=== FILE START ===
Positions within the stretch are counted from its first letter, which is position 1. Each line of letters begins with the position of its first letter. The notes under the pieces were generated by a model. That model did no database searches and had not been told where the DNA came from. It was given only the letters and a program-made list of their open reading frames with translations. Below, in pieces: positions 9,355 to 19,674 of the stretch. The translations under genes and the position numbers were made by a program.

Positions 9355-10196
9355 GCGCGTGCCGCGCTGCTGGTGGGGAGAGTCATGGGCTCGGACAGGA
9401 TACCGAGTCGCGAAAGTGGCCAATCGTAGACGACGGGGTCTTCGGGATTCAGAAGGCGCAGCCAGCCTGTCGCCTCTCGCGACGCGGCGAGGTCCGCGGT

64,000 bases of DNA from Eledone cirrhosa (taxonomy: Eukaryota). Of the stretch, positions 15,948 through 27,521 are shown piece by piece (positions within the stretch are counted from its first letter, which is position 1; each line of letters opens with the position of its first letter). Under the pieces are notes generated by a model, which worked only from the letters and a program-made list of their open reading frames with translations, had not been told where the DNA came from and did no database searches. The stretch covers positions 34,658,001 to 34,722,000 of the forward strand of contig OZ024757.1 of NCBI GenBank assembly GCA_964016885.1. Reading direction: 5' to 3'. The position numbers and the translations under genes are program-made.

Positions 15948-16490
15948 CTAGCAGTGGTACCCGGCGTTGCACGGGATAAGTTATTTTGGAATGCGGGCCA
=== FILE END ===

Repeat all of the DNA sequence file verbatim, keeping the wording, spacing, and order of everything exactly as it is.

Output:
Positions within the stretch are counted from its first letter, which is position 1. Each line of letters begins with the position of its first letter. The notes under the pieces were generated by a model. That model did no database searches and had not been told where the DNA came from. It was given only the letters and a program-made list of their open reading frames with translations. Below, in pieces: positions 9,355 to 19,674 of the stretch. The translations under genes and the position numbers were made by a program.

Positions 9355-10196
9355 GCGCGTGCCGCGCTGCTGGTGGGGAGAGTCATGGGCTCGGACAGGA
9401 TACCGAGTCGCGAAAGTGGCCAATCGTAGACGACGGGGTCTTCGGGATTCAGAAGGCGCAGCCAGCCTGTCGCCTCTCGCGACGCGGCGAGGTCCGCGGT

64,000 bases of DNA from Eledone cirrhosa (taxonomy: Eukaryota). Of the stretch, positions 15,948 through 27,521 are shown piece by piece (positions within the stretch are counted from its first letter, which is position 1; each line of letters opens with the position of its first letter). Under the pieces are notes generated by a model, which worked only from the letters and a program-made list of their open reading frames with translations, had not been told where the DNA came from and did no database searches. The stretch covers positions 34,658,001 to 34,722,000 of the forward strand of contig OZ024757.1 of NCBI GenBank assembly GCA_964016885.1. Reading direction: 5' to 3'. The position numbers and the translations under genes are program-made.

Positions 15948-16490
15948 CTAGCAGTGGTACCCGGCGTTGCACGGGATAAGTTATTTTGGAATGCGGGCCA